Wednesday, September 21, 2016

Become the "Qualification Guru of Choice"

Hello Paul,

Much like yourself, I am a CWI, CWE, teaching welding classes and following the guidelines of AWS D1.1, Structural Welding Code Steel.
I have purchased a number of the pre-qualified weld procedures from the AWS bookstore that fit the specific circumstances of the most common welding practices used in our area (6010 open root, 7018 fill/cover passes).  These weld procedures are referenced in the area on the WPS for welding procedure.
Students are given a written, step by step procedure with illustrations, dimensions and weld parameters for the fit-up and welding of their test plates. Each section must be followed by the students, and signed by the Instructors. The guided bend test is performed by a qualified AWS CWI, and the test results are documented by the same Welding Inspector.
My question is: does this weld test constitute a Welding Certification?

 My answer is: It does, but will the contractors, manufacturers or company the Welder works for accept it?
AWS D1.1 tells us that Qualification (not “Certification”) is the responsibility of the “Contractor”.  They can “farm” the work of qualifying a welder out to an educational facility, but the responsibility for that Welder Qualification still falls on the contractor.  That’s the reason contractors give their own welding test regardless of any past qualifications the welding candidate may have.
Setting up a “Certification” program (meaning; backing up a Welders qualification with documentation) in a vocational school isn’t uncommon, but if that program is sold to Welders as a means of becoming “Certified”, you’ve done those Welders a disservice. They could go through your certification process not understanding that their new “Certification” is not valid anywhere.

Setting up that same “Certification” program and making your ”pitch” to area employers as the 3rd party qualification guru of choice would be far more honest and code user friendly.

I spent many years in the welding industry filling the role of Welding Engineer (The person responsible for the qualification of persons and processes), Welder qualification was a messy and time consuming part of my job.  When testing Welders “off the street” I would have a 10/1 pass rate (and then my 1 would fail the piss test).  I would always look to my area technical schools to help me with that, but I found either a welding program that didn’t give me confidence that ALL the requirements of qualification would be adhered to, or the program was nonexistent.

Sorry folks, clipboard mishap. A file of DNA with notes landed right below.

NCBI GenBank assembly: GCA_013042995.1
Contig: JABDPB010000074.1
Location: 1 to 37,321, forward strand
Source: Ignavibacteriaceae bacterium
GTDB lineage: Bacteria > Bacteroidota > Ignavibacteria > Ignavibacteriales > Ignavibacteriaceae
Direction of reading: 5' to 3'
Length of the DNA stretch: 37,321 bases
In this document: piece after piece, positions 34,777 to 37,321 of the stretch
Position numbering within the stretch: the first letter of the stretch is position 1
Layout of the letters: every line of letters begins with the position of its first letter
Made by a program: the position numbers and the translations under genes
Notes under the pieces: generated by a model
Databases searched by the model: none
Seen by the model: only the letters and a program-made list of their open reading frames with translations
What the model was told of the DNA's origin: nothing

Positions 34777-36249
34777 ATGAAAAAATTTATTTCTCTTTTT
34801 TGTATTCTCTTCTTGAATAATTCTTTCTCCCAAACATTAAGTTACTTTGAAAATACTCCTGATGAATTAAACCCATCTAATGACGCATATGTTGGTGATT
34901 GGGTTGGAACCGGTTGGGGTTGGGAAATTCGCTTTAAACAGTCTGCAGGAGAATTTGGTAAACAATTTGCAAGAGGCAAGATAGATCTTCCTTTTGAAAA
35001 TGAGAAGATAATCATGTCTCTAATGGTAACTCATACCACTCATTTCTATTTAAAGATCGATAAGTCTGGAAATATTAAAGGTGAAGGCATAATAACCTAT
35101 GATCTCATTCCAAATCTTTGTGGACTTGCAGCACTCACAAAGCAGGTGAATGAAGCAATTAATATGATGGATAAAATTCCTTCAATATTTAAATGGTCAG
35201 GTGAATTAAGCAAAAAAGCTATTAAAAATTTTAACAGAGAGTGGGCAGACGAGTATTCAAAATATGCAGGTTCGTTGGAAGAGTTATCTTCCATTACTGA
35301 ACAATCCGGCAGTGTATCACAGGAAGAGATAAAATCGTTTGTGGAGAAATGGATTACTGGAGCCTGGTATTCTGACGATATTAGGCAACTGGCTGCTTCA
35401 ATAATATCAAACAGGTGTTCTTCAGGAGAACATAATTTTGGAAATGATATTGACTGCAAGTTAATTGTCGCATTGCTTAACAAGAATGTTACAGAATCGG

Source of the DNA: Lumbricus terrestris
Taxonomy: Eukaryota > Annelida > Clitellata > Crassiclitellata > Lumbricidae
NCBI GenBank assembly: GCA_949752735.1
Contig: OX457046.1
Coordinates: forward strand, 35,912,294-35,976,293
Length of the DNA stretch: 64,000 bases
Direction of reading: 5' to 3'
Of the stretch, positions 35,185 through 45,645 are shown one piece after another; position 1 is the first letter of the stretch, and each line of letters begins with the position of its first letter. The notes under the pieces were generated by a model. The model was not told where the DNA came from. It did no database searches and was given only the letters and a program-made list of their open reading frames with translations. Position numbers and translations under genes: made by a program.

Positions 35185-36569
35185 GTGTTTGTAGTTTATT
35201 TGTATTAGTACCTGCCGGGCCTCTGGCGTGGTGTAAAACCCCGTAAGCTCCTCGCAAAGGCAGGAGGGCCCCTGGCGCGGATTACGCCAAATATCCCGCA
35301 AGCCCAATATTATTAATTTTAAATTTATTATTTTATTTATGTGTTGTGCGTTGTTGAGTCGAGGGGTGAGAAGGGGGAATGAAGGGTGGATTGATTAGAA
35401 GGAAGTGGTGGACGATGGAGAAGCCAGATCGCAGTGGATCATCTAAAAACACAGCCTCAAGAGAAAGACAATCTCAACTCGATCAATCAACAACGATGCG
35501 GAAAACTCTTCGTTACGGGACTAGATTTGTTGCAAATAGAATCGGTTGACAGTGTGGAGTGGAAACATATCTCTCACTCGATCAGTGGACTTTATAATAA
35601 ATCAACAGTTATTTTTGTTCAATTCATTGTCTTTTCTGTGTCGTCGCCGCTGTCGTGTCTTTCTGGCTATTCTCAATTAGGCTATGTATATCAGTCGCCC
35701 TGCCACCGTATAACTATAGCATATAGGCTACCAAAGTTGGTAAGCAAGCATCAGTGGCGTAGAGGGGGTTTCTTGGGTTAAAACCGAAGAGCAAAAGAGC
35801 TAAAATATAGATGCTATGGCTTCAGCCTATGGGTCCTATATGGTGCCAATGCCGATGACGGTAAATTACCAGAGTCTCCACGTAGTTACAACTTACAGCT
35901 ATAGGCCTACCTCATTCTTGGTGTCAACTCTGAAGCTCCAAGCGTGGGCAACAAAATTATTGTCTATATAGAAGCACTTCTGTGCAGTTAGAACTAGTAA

What do I mean by adhered to?:

•  Test plate fit-up met the WPS requirements
•  Test plate position was maintained from start to finish
•  The root pass was visually inspected (by someone who knows the acceptance criteria) and found acceptable
•  Fill passes were randomly monitored
•  The cover pass met the acceptance criteria without requiring repair to do so
•  The bend coupons were from the correct location and same test plate (I use steel stamps)
•  Removal of the backing and weld reinforcement did not fall below the plane of the base material
•  The samples were bent in the correct fixture
•  The person evaluating the bend samples understood the acceptance criteria
Seems simple enough, but at all of the locations I evaluated over my career, one or more (usually many more) of the requirements listed above were not met.
There’s a great need for the service you’re suggesting, just insure you are selling it to the right people.
Good Luck,


Gerald Austin said...

One of the things I try to market is developing a documented quality system with policies and procedures for all tasks associated with Welder Testing.

The entire process of welder "certification" is often misunderstood by welders, contractors, owners, engineers and inspectors.

Been There said...

The biggest problem with the welding schools writing a qualification/certification is they want to make the students feel they have accomplished something and gotten their moneys worth.
That being said there are honest CWE/CWI's that adhere to the standards but there are also owners who push the testers to pass the students regardless so that students don't write reviews of their schools or not sign up for another course!!! Not everyone is cut out to be a welder!

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Unknown said...

I have really never understood the confusion between "qualification" and "certification". Qualified vs. certified. It's pretty simple really from the standpoint of an inspector. One has a paper trail and the other really doesn't.

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